BY OSCAR CORRAL | Miami Herald
Chief of Cuba programs to go work for McCain
The head of the U.S. government’s programs to promote democracy in Cuba and Latin America announced he was leaving to help guide Sen. John McCain’s tentative run for president.
Adolfo Franco, who oversees the U.S. government’s ambitious project to promote democracy in Cuba, will be leaving his post to serve as a foreign policy advisor for Sen. John McCain, who is considering a presidential run.
The announcement by Franco, assistant administrator for Latin America and the Caribbean for the U.S. Agency for International Development, comes two months after a critical audit of the Cuba program by the congressional Government Accountability Office; a Miami Herald series also outlined problems with the program’s oversight and effectiveness.
But the Democratic congressional leader who sought the GAO audit said Franco should not be blamed, saying Franco inherited a flawed program.
‘‘The whole Cuba democracy promotion program, it cries out to be reviewed in a very transparent way with rigorous oversight,’’ said Rep. William Delahunt, D-Mass. ``Let’s have a full hearing. Let’s air it out.’‘
Delahunt and Rep. Jeff Flake, R-Ariz., both opponents of U.S. sanctions on Cuba, requested the GAO audit.
In response to e-mailed questions, Franco said he was not pressured to resign and that USAID had done ``phenomenal work to further the dissident human rights movement in Cuba.’‘
He said after five years on the job it was time to move on. ``I believe I am among the longest serving senior political appointees in the Bush administration serving in the same position.’‘
Franco said he will stay until President Bush taps a successor and the Senate approves the confirmation.
John Weaver, senior strategist for McCain’s exploratory campaign, called Straight Talk America, hailed Franco, a Cuban American, as ‘‘an outstanding public servant’’ who ``understands the issues related to our hemisphere as well as anyone.’‘
McCain, a former prisoner of war in Vietnam who later pushed for U.S. trade with that country, has visited Cuban exile leaders in Miami several times, trying to shore up support in Florida.
The Arizona Republican has worked hard to dispel any questions about his stand on Cuba. In August, after Fidel Castro transferred power to his brother Ra�l, McCain told a crowd in Miami: ``My friends, let’s have a dialogue with Ra�l Castro the day after we have a fair election and Cuba is free.’‘
McCain, who lost his bid for the presidency in 2000, told The Miami Herald during that campaign that he was open to negotiations with Cuba if Castro’s government took certain steps, such as setting free political prisoners and allowing ``freedom for business people in Cuba.’‘
Frank Calzon, who heads the Washington-based Center for a Free Cuba, one of the largest USAID recipients, said Franco has done an excellent job administering the program.
‘‘Franco executed successfully the president’s Cuba policy,’’ said Calzon, whose center has spent more than $5 million on pro-democracy efforts for Cuba since 1998.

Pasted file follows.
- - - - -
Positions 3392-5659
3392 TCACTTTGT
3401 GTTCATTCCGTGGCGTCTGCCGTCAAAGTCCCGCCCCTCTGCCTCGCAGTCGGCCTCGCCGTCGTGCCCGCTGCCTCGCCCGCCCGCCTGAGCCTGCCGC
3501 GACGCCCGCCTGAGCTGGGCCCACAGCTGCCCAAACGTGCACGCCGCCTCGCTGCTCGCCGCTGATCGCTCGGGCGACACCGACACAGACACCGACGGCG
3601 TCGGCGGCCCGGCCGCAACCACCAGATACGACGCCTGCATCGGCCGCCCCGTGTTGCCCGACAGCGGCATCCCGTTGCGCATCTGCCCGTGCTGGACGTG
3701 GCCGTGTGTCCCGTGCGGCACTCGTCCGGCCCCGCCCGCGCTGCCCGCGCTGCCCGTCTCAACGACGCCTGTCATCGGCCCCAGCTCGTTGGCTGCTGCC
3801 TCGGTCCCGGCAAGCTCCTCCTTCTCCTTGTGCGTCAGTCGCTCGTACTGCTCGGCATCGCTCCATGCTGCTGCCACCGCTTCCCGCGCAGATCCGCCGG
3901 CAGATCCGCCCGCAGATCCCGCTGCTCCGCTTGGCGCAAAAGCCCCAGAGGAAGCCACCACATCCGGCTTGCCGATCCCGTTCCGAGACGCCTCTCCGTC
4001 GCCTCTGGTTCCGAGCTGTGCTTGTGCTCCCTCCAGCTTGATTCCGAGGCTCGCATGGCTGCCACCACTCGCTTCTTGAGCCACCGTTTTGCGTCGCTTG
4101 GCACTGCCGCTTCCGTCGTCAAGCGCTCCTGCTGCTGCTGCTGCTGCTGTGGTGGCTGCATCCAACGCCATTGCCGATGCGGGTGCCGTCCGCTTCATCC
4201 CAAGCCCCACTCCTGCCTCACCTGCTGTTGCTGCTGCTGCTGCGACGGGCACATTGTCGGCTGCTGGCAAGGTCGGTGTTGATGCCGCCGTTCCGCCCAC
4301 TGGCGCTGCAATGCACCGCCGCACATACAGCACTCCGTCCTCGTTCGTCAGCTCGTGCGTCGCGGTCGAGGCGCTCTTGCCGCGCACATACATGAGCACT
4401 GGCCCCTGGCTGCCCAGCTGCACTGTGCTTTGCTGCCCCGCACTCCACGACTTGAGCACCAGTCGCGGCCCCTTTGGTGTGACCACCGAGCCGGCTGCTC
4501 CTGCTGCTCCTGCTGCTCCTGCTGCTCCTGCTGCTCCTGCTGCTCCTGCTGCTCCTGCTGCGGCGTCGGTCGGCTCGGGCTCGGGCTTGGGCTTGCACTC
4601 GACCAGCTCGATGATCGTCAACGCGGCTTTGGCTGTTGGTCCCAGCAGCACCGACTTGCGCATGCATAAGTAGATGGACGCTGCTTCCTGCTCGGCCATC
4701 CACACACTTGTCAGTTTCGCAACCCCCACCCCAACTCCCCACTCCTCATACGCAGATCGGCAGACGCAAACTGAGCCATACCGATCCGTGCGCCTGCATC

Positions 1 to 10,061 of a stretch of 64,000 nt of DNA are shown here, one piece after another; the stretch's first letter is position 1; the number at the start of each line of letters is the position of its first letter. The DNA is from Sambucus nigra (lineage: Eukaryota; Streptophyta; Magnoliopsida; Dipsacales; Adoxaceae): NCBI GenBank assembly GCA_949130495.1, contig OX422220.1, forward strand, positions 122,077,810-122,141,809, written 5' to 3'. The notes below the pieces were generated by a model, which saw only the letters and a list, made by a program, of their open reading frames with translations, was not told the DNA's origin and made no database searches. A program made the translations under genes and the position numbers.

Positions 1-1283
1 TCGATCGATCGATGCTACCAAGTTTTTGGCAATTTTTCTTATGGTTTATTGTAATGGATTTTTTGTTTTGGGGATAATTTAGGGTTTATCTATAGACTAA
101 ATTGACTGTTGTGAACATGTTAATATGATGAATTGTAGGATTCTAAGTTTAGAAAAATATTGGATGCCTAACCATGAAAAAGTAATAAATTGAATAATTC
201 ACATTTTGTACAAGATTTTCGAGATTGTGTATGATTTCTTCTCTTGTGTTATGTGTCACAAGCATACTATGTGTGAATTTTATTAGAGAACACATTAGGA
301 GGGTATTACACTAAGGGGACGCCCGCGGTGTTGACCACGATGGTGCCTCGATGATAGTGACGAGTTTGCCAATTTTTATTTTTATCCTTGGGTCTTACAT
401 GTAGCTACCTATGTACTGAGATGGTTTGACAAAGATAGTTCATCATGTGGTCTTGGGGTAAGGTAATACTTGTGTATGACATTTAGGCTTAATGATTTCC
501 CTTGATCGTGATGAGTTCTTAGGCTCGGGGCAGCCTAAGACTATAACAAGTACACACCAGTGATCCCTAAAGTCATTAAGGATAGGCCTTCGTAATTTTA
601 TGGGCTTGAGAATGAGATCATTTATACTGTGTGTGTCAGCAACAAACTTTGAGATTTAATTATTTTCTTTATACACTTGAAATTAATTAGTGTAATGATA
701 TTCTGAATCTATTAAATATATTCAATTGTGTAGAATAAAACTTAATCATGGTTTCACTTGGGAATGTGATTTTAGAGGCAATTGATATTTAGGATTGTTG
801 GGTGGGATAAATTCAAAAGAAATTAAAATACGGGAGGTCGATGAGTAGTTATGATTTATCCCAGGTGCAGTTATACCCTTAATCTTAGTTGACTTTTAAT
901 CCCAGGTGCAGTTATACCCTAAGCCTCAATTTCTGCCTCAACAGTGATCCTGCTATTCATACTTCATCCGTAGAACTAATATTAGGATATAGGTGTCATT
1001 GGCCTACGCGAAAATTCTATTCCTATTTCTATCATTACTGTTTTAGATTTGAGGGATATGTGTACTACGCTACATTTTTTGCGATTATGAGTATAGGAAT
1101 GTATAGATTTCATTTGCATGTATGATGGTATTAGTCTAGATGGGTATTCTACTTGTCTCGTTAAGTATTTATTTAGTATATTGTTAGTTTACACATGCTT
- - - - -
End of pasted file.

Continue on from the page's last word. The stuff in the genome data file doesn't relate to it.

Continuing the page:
Calzon cited the federal audit, which, he noted, closely examined 10 of USAID’s 34 grantees. ``They found substantial problems in only three grants. That sounds like a success, not a failure.’‘
Andy Gomez, a senior fellow at the University of Miami’s Institute for Cuban and Cuban-American studies, which is partially funded by USAID, said there are discussions between the U.S. State Department and USAID over which agency will control USAID democracy-funding.
‘‘Those issues need to be worked out to some extent,’’ Gomez said. ``Adolfo has been very supportive of our program, and has given us very good advice over the years.’‘
Congresswoman Ileana Ros-Lehtinen did not return phone calls for comment. A spokeswoman for Rep. Lincoln D�az-Balart said he was traveling and not available for comment. They are strong supporters of the USAID Cuba programs and have praised Franco’s leadership.
For some exiles, USAID’s democracy program has been a disappointment.
‘‘The majority of the money stays in the United States and the dissidents don’t receive it,’’ said exile activist Ram�n Sa�l S�nchez, who has never received funding from USAID. ``The effectiveness that a program like that could have remains clouded over political issues.’‘
In November, a GAO report on the Cuba democracy program found that 95 percent of the $65 million spent by USAID since 1996 were allotted ‘‘in response to unsolicited proposals,’’ meaning there were no competitive bids.
GAO found the program spent millions of dollars without proper oversight, leading to questionable purchases.
The Miami Herald also found that millions of dollars stayed in Miami and Washington—instead of reaching the political opposition on the communist island.
GAO auditors referred their findings to the Inspector General’s office to probe deeper into the program.
Delahunt said Congress plans to hold hearings in March on USAID’s Cuba program and the operations of Radio and TV Mart�.